After completing Haweswater Half Marathon for the first time in March last year I was sure that - along with Keswick in May, Worksop in October and the Brass Monkey in January - it would become one of those races that make up my yearly running calendar. In my eyes it's pretty much the perfect race: relatively small, beautiful scenery, a nice time of year - an introverted atmosphere where people who simply love running simply run, without the horns and wigs and garish distractions of many bigger, more 'corporate' races. It's a 'there-and-back' route, running out to the far edge of Haweswater, looping around the small car park and then leading back in to the village of Bampton, just outside Penrith. Despite that, it works (and I have done there-and-back routes in the past that simply don't work at all): Haweswater is just beautiful, a reservoir set in some of the less grandiose Lakeland scenery with a backdrop of forests and snow-topped fells which still look untouched. It's actually one of the few places in England where you could hope to see a golden eagle. Runners get to enjoy views towards the mountains on the way out, and views over the water on the way back in again, so in this case at least the route's doubling-back on itself feels more like a buy-one-get-one-free opportunity than a cop out.
We arrived in Bampton over an hour early but the clubhouse was already buzzing with runners registering and psyching themselves up for the race. The car park is a short walk away from the facilities, and I was struck as soon as I stepped onto the grass by how fresh the air tasted; I hadn't been to the Lake District since the previous September, and I felt my senses lighting up with all of the sights, tastes and smells that I had missed - it was certainly good to be back. The hills in the distance were still covered in snow, and it was distinctly chillier in Bampton than it had been in Yorkshire when we set off at 8am, but it was a nice sort of chilly that I wanted to be out in - running, preferably. Still, I was nervous and had no idea what to expect from myself. After 6 weeks off running and two very hard weeks with too much painfully slow running, I was convinced that it was not going to be my day and that I just didn't have it in me to comfortably see myself through a half marathon. Still, I was going to give it my best shot.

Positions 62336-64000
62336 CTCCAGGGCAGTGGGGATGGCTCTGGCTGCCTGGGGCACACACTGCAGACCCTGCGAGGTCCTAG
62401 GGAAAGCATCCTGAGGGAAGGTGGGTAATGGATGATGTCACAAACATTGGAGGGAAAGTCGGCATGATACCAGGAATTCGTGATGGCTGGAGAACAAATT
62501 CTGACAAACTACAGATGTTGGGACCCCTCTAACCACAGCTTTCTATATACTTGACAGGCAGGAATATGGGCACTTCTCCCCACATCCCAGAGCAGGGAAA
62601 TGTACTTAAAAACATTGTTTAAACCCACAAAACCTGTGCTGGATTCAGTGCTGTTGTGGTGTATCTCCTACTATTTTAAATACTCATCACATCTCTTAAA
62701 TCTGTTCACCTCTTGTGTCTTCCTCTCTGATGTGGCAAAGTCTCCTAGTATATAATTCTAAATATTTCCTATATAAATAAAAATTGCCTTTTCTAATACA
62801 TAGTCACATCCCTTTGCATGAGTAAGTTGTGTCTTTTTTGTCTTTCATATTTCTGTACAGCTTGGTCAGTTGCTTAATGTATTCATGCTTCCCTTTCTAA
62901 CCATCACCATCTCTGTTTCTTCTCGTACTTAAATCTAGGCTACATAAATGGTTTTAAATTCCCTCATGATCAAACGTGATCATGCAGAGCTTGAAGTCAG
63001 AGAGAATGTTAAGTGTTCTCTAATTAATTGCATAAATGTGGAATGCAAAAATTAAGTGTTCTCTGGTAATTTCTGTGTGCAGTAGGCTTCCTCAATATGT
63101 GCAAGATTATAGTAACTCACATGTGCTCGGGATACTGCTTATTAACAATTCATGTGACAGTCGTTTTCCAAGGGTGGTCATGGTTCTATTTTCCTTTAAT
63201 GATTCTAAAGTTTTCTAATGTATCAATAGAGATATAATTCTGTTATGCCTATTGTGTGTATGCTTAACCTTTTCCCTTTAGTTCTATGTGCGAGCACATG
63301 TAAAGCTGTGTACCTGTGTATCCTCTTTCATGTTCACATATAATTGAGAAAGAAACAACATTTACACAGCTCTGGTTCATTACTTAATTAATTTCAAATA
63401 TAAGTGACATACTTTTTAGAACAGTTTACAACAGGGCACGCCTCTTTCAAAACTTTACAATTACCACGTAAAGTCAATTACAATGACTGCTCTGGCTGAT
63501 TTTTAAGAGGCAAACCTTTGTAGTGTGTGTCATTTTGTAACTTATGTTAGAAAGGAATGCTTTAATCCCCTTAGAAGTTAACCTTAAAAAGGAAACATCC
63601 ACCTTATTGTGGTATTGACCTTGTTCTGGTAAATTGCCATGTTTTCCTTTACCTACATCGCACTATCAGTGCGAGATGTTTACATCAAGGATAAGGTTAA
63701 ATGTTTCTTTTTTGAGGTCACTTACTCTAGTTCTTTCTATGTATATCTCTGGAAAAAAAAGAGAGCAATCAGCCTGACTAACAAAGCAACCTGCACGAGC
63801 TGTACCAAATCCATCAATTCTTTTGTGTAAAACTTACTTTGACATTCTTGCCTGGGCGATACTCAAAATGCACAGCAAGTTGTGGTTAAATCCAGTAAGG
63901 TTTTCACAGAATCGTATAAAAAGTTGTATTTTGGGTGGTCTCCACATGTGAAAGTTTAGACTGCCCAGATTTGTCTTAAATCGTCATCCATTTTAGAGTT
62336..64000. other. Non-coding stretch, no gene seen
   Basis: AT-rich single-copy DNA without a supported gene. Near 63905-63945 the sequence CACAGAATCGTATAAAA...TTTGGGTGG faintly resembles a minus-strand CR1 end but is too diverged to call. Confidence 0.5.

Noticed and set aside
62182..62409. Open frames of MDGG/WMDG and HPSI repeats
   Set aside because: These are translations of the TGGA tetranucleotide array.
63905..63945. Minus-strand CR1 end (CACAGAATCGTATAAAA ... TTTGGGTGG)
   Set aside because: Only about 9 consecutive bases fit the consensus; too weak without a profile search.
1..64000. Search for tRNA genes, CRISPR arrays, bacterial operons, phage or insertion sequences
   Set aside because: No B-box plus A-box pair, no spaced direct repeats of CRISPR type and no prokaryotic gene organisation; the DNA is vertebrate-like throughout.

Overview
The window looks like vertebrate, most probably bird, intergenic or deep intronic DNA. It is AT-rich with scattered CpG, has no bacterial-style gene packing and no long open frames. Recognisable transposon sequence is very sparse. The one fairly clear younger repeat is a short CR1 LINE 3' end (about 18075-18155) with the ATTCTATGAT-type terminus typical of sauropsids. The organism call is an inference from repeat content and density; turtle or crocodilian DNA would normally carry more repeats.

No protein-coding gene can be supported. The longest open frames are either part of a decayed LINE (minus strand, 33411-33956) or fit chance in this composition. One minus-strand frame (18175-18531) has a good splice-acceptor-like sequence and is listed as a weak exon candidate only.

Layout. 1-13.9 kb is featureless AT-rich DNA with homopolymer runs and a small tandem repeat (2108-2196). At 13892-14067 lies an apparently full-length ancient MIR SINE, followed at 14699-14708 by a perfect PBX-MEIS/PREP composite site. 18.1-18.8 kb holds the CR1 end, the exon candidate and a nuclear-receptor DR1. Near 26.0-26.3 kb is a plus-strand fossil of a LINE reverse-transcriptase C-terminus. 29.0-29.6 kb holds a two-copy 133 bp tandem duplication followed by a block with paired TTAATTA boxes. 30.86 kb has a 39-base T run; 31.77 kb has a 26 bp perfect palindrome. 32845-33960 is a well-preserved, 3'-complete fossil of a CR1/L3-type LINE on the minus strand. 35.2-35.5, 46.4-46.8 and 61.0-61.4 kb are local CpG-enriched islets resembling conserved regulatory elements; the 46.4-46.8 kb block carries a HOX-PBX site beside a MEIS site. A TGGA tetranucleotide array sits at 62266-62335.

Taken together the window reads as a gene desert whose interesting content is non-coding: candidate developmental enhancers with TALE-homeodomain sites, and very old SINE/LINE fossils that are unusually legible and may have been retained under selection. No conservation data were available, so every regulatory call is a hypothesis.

I got my warm up jogging back and forth and back and forth again to the toilets, no thanks to my nervous tummy which strikes me down every time I do a race (and I've been doing them for almost 5 years now); I probably covered a mile or so before even setting off to the start line. After much dithering about the cold I decided in the end to stick with my plan of box shorts, long sleeves and gloves, knowing that I'd have to face the chill for a while at the start but would probably run faster to get warmed up! Finally we were jogging our way to the start line, weaving among other runners and their support teams and breathing in the excitement, adrenaline and deep heat as we went. I joined the huddle of runners waiting to get going, moving towards the back but not as much as I would have in the past, and listened in to the conversations taking place around me. The ladies to my right were discussing the Windermere Marathon: I was amongst friends! A race organiser stood up on the wall to greet us, shouting (no need for a megaphone here) out the precautions that we should take and then, all of a sudden, "GO!" And we went!
That first-moment-of-the-race feeling hit me like a barrel: my mind fell down between my feet and my stomach inverted itself, and suddenly I was running and doubting that I could run and overtaking because I knew I could actually run, and then I started to breathe and to listen to the hundreds of footsteps and that lull of silence in the first moments of the race, and my pace and breath began to work in time with one another, finally. We passed through the village to cheers, then out onto the country roads which were almost empty of cars, and the first mile passed in exhilarating seconds. Well, maybe not seconds, but under 8;30, anyway, which was much faster than it should have been, but I was flying and didn't want to stop. Then the 2 miles sign flashed up ahead, just before the first steep hill of what would be a hilly 13 miles, and my confidence plummeted. I crawled up that hill, leaving all of my premature energy to be trampled at the bottom; my legs didn't want to go and my whole body burned with tiredness and frustration, and even then, not even 3 miles in, I was wondering if I should have the first of my energy gels to curb the gnawing feeling in my empty stomach. I was both plodding on and giving up at the same time, fighting with my mind to decide how I'd take the next 11 miles. I was too hot and annoyed at my long sleeves, and the man behind me was exhaling with incredible drama which was putting me off no end. I let him pass, and as I turned on to the road next to the water a cool breeze came my way. Feeling much better about it all, I decided to give it everything.